I tell myself that I don’t watch “reality” television shows with their fake drama and concocted conflict. After all, I have avoided all episodes of Honey Boo-boo, The Real Housewives of Fill in the Blank and The Hoarders.
I have, however, watched most episodes of the home improvement shows, or “house porn” as my husband calls them. Like their cousins, these “reality” shows are divorced from true reality. On these shows, paint dries instantly, all carpentry projects are completed perfectly the first time, and building permits are approved without problems.
Of course, they do encounter some setbacks in the course of removing walls and building new additions to the eight hundred square cottage so it will comfortably accommodate a family of twelve. In order to heighten conflict, the problems that do occur are usually unforseen, leading to a budget crisis. After all, how could anyone every suspect that the one hundred year old house had crumbling clay pipes that would necessitate the complete and costly replacement of the entire drainage system?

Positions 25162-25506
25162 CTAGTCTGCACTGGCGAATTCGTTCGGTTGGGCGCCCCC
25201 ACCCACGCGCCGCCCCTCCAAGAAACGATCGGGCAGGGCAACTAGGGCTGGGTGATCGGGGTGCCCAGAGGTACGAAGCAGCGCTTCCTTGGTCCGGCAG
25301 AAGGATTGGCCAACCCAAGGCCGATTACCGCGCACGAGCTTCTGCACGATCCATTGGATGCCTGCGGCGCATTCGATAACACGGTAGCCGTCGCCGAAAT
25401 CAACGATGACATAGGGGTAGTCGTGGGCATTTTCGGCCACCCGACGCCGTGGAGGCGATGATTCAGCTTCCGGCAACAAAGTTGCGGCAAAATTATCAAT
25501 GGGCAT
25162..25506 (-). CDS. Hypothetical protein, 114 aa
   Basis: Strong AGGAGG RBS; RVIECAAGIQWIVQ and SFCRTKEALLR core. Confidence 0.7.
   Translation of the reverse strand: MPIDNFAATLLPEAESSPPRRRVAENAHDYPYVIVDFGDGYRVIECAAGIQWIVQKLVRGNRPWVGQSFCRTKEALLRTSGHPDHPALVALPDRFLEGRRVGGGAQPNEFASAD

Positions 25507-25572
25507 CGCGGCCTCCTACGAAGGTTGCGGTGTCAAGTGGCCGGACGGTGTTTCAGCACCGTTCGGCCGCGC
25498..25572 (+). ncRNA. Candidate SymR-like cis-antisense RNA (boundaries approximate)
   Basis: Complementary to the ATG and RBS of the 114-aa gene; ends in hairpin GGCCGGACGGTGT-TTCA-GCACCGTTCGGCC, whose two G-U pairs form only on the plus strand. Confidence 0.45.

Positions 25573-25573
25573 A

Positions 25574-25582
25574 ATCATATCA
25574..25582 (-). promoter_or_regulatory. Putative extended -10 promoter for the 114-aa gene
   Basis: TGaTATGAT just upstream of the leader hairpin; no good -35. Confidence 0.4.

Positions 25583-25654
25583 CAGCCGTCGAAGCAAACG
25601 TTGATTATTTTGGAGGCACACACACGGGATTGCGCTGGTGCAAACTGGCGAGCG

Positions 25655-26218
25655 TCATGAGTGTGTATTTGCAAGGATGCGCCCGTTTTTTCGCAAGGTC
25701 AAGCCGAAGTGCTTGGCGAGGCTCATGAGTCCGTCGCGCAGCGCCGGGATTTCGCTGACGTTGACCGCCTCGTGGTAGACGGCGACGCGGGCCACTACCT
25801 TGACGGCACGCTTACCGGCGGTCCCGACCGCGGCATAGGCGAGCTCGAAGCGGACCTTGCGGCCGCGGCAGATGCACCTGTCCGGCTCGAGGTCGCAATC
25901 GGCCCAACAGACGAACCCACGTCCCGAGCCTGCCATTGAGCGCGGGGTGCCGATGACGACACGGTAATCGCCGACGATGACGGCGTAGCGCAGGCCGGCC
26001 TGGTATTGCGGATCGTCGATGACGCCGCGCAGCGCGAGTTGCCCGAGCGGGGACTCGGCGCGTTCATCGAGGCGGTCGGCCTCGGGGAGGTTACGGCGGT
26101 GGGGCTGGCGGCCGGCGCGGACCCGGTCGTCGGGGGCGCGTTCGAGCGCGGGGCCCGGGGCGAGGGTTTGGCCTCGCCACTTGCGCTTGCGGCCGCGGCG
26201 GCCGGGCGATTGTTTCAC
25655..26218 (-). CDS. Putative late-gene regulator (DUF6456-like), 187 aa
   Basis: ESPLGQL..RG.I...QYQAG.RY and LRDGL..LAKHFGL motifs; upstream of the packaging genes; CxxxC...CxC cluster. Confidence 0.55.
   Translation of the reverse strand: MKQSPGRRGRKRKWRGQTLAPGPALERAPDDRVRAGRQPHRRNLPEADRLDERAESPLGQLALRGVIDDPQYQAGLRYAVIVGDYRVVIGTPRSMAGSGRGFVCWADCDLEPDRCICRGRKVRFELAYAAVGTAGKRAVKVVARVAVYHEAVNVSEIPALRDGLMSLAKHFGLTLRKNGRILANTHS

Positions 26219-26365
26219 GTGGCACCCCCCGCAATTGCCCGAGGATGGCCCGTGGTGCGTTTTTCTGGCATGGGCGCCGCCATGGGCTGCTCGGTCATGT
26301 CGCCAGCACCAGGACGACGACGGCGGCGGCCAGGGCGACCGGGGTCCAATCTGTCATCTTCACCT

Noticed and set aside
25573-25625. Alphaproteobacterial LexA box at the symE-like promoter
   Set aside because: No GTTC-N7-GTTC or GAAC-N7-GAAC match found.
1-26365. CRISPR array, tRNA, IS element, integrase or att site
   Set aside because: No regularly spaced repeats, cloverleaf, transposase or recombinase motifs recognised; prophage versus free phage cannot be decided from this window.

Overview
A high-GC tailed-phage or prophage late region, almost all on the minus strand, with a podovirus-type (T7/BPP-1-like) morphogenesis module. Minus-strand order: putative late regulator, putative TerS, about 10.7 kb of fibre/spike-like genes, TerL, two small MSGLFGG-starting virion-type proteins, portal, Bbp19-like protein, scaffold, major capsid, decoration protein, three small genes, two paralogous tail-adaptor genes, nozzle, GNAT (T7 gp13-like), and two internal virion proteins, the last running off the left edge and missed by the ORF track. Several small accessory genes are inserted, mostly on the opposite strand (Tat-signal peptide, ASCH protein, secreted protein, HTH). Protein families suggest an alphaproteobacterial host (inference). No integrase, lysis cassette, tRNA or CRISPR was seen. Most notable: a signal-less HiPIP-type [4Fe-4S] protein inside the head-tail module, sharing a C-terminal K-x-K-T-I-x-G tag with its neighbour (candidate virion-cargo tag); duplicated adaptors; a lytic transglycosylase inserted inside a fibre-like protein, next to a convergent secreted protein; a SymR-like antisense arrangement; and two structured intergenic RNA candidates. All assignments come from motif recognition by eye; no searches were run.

With the magic of time-lapse photography, the renovation is completed in forty-five minutes, the time allotted to the program. Of course the boring parts, the real parts, are left out entirely.
In spite of all of this, I find the home improvement “reality” programs relaxing. Why? Probably because the “reality” shows that focus on relationships rarely resolve conflicts and the participants are often injured, emotionally and sometimes physically. If the conflicts were resolved, the series would be cancelled.
In contrast, the end result of the home improvement show is that a couple, or a family, end up with a home that they like. Usually, no one is injured, conflicts have been resolved and the viewer gets some insight into what it takes to product a work of art – the home. Definitely a happy ending.